Inside the Wells Fargo Center.

Everyone’s been talking about the Democratic National Convention. But there’s a lot of noise. You know there are gonna be speakers, and this thing’s on TV. What’s worth turning off Netflix for?

So with that in mind, here’s a rundown for everyone — from delegates and media in and around the Wells Fargo Center to Pete in Newbold Point Breeze. (If you’re a city resident, keep this guide for traffic and parking information. If you’re a protester, keep this one to know what you can and can’t do.) Here’s everything you need to know about what’s going on inside Wells Fargo this week:

How to get in

This one’s simple: You’ve got to have a ticket and be pre-credentialed to get into the Wells Fargo Center. So if you haven’t heard about that by now, you’re probably not going to be able to get in. Which leads us to…

How to live stream it

All the top networks and cable companies will have their own live streams to choose from. For a stream that’s uninterrupted by news anchors, the folks at the Convention will have their own live stream here once proceedings begin at 4 p.m. Monday.

How to follow along with coverage

Billy Penn will have reporters inside and outside the Wells Fargo Center thoughout the week, as well as covering the protests, parties and everything in between. Follow us on Twitter and subscribe to our DNC “story” to get email updates about big news this week.

What happens in the Wells Fargo Center

The opening gavel is at 4 p.m. every day, and from there there’s basically… a lot of speakers. We’ll get to them. The whole reason for the convention is the casting of votes by delegates, which we explain here. The gist: In order to become a presidential nominee, at least on the Democratic side, a candidate must win the majority of support from 2,382 of the more than 4,000 delegates representing each of the 50 states and American territories.

The only delegates who don’t have to pledge who they will support ahead of time are superdelegates, of which there are nearly 800 and they make up 20 percent of the delegates.These are usually the leaders of the Democratic Party establishment — think Ed Rendell and Bob Casey types — and are coveted spots selected by the party heads of each state.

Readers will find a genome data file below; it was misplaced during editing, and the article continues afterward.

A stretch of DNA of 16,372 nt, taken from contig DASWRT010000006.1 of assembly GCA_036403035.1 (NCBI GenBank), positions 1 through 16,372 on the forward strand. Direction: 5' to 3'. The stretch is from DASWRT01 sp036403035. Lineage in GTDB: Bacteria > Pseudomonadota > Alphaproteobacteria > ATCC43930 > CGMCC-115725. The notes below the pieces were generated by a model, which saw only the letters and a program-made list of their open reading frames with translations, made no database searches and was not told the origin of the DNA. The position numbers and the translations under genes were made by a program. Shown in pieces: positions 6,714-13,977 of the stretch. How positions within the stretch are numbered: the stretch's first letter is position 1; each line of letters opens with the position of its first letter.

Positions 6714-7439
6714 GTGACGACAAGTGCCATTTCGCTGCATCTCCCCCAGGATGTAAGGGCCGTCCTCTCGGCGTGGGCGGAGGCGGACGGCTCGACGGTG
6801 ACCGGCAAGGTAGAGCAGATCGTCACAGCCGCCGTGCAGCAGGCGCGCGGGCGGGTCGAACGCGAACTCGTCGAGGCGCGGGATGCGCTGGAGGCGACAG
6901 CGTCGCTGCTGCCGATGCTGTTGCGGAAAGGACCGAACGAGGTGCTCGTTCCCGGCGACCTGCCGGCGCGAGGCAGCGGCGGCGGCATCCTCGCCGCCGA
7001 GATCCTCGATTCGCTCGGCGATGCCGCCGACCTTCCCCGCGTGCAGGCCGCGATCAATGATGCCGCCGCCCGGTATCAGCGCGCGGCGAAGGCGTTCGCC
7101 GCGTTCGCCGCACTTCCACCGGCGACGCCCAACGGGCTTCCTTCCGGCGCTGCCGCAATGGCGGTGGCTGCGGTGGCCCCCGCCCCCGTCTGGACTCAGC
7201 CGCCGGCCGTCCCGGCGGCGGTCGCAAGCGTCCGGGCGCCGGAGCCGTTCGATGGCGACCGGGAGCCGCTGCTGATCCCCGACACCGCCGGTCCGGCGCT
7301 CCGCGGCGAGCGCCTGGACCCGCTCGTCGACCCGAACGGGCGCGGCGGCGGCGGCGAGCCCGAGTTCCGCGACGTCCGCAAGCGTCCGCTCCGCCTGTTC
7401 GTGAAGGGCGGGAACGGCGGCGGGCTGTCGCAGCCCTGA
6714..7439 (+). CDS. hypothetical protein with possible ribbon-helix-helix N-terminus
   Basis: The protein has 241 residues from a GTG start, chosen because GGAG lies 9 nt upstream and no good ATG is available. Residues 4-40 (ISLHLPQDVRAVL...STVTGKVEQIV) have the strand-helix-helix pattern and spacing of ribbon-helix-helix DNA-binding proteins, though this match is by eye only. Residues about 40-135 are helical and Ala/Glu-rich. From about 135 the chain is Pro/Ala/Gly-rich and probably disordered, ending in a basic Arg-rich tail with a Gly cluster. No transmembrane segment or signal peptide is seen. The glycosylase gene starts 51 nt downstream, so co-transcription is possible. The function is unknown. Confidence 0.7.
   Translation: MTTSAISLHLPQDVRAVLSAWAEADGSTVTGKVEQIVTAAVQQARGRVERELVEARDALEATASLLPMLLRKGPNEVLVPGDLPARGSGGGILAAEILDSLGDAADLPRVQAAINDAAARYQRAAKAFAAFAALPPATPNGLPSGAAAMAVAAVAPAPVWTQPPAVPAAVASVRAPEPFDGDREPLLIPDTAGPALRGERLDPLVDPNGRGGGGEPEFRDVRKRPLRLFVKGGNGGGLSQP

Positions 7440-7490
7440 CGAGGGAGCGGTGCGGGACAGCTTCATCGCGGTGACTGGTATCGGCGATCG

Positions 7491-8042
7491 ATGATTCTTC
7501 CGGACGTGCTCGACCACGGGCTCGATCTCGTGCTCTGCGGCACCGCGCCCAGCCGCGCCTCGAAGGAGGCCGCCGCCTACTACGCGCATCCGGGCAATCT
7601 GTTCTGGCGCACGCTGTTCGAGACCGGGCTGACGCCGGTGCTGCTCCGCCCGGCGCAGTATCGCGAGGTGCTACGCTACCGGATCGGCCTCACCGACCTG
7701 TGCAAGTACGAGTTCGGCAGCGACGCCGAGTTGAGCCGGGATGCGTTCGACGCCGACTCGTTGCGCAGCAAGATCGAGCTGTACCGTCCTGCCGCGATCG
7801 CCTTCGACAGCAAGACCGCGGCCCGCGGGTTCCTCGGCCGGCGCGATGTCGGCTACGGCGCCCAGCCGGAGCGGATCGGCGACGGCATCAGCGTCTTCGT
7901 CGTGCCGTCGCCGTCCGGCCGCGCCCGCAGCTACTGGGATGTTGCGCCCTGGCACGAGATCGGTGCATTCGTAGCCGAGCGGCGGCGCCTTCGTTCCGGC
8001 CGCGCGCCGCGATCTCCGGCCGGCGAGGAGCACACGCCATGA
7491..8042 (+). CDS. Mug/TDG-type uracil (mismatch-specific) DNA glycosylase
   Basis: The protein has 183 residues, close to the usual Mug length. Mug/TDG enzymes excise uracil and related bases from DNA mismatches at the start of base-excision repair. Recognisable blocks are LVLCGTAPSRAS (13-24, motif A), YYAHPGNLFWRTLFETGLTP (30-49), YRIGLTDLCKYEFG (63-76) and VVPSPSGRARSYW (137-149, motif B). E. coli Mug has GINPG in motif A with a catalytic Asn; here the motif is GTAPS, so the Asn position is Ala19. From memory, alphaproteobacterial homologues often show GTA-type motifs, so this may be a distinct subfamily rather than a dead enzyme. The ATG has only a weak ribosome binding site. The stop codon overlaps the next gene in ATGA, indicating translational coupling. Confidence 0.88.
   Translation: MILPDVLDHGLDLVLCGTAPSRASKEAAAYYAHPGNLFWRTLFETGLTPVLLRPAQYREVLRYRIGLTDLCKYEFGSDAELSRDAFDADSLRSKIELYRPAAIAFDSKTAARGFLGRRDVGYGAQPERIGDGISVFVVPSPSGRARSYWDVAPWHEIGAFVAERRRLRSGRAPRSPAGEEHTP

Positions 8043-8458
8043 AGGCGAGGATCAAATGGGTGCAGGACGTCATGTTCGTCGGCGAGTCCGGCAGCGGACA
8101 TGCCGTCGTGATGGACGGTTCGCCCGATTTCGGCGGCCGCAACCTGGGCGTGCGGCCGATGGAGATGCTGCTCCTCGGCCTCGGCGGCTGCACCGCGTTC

The delegate system of selecting a presidential nominee is more of an ode to tradition than anything else. The clear winner following the primary was Hillary Clinton. Don’t expect anything to deviate from that. Delegates cast their “votes” through a roll call system; here’s what that looked like in ’08:

YouTube video

What do delegates do the rest of the time?

Each state delegation has a different assigned hotel where they will have a morning meeting with breakfast and speakers, who can range from members of their own delegation to the presidential or vice presidential candidate, depending on the delegation. (At the RNC, Trump running mate Mike Pence made an appearance before the Pennsylvania delegation, as did Speaker of the House Paul Ryan.) We don’t know the full scheduled for the PA delegation, but they will hear from Clinton’s campaign chair John Podesta this morning.

After breakfast, they’ll heading to the Pennsylvania Convention Center for a long list of caucus meetings — Black Caucus, Youth Caucus, LGBT Caucus, etc. — as well as a number of different committees that will meet throughout the afternoon. Lunch will often be provided at these.

Then, they’ll get on chartered buses and schlep it down to the Wells Fargo Center by 4 p.m. Speakers and other activities there will wrap up by 11 p.m. and, if these folks aren’t falling asleep yet, it’s party time at their hotels and in Center City bars.

The speaker schedule

Credit: CNN screenshot


Theme: United Together

Headlining speakers: First Lady Michelle Obama and Vermont Sen. Bernie Sanders and DREAMer Astrid Silva, who will talk about her “fight to keep families together.”

Keynote speaker: Sen. Elizabeth Warren, of Massachusetts

Other speakers (still in no particular order):

  • Mayor Jim Kenney, who will speak at 6:30 p.m.
  • Congressman Keith Ellison (Minnesota)
  • National Education Association President Lily Eskelsen Garcia
  • Congressman Raul Grijalva (Arizona)
  • Senate Majority Leader Mike Gronstal (Iowa) and candidates of the DemocraticLegislative Campaign Committee
  • SEIU President Mary Kay Henry
  • Congressman Joe Kennedy (Massachusetts)
  • Chair of the Democratic Governors Association Connecticut Governor Dan Malloy
  • Building Trades President Sean McGarvey
  • U.S. Senator Jeff Merkley (Oregon)
  • Congresswoman Linda Sanchez (California) and members of the Congressional Hispanic Caucus